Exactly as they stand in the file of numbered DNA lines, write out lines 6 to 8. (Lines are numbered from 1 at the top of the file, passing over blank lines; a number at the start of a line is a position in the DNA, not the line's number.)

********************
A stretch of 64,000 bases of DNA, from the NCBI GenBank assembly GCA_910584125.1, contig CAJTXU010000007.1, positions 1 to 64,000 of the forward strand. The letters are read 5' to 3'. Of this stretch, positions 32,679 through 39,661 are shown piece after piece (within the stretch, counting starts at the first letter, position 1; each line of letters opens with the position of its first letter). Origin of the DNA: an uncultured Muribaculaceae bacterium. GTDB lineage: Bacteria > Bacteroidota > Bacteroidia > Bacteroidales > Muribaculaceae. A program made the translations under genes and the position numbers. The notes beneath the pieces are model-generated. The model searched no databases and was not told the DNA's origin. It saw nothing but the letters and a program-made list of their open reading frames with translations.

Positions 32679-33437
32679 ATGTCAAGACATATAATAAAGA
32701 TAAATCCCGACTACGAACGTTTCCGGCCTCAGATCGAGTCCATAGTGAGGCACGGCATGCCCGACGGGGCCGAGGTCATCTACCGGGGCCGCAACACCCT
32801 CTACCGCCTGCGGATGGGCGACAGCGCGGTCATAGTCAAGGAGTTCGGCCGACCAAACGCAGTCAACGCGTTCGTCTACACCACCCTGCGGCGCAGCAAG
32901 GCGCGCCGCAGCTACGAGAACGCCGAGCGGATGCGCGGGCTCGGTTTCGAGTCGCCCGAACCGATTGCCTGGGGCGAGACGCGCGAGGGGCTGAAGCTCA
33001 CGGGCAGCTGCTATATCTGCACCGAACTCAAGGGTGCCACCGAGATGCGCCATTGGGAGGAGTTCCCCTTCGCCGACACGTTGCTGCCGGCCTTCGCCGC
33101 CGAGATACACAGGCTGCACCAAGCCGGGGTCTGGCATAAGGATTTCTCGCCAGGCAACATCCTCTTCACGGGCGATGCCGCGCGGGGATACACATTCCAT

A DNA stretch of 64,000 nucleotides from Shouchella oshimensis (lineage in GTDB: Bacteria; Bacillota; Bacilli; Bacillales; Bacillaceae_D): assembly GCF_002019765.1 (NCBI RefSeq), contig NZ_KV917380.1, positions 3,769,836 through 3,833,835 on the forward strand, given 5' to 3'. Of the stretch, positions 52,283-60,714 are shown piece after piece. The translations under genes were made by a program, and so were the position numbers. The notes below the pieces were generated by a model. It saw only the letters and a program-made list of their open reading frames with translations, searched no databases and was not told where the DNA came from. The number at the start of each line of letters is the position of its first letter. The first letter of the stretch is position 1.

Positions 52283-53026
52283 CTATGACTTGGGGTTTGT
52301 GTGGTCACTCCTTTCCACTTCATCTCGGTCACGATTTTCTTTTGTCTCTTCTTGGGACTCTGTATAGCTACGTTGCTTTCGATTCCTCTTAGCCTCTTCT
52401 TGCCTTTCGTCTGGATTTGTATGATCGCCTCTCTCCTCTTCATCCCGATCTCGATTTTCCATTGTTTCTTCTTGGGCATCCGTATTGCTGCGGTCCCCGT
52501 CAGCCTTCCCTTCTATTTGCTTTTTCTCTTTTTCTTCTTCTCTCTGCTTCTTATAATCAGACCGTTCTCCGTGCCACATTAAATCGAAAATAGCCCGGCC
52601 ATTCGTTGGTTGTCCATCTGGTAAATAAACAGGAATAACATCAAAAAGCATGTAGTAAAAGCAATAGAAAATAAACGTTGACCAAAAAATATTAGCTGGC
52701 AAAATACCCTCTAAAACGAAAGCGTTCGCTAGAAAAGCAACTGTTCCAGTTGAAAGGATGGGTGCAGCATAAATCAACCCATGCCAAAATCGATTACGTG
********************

32901 GCGCGCCGCAGCTACGAGAACGCCGAGCGGATGCGCGGGCTCGGTTTCGAGTCGCCCGAACCGATTGCCTGGGGCGAGACGCGCGAGGGGCTGAAGCTCA
33001 CGGGCAGCTGCTATATCTGCACCGAACTCAAGGGTGCCACCGAGATGCGCCATTGGGAGGAGTTCCCCTTCGCCGACACGTTGCTGCCGGCCTTCGCCGC
33101 CGAGATACACAGGCTGCACCAAGCCGGGGTCTGGCATAAGGATTTCTCGCCAGGCAACATCCTCTTCACGGGCGATGCCGCGCGGGGATACACATTCCAT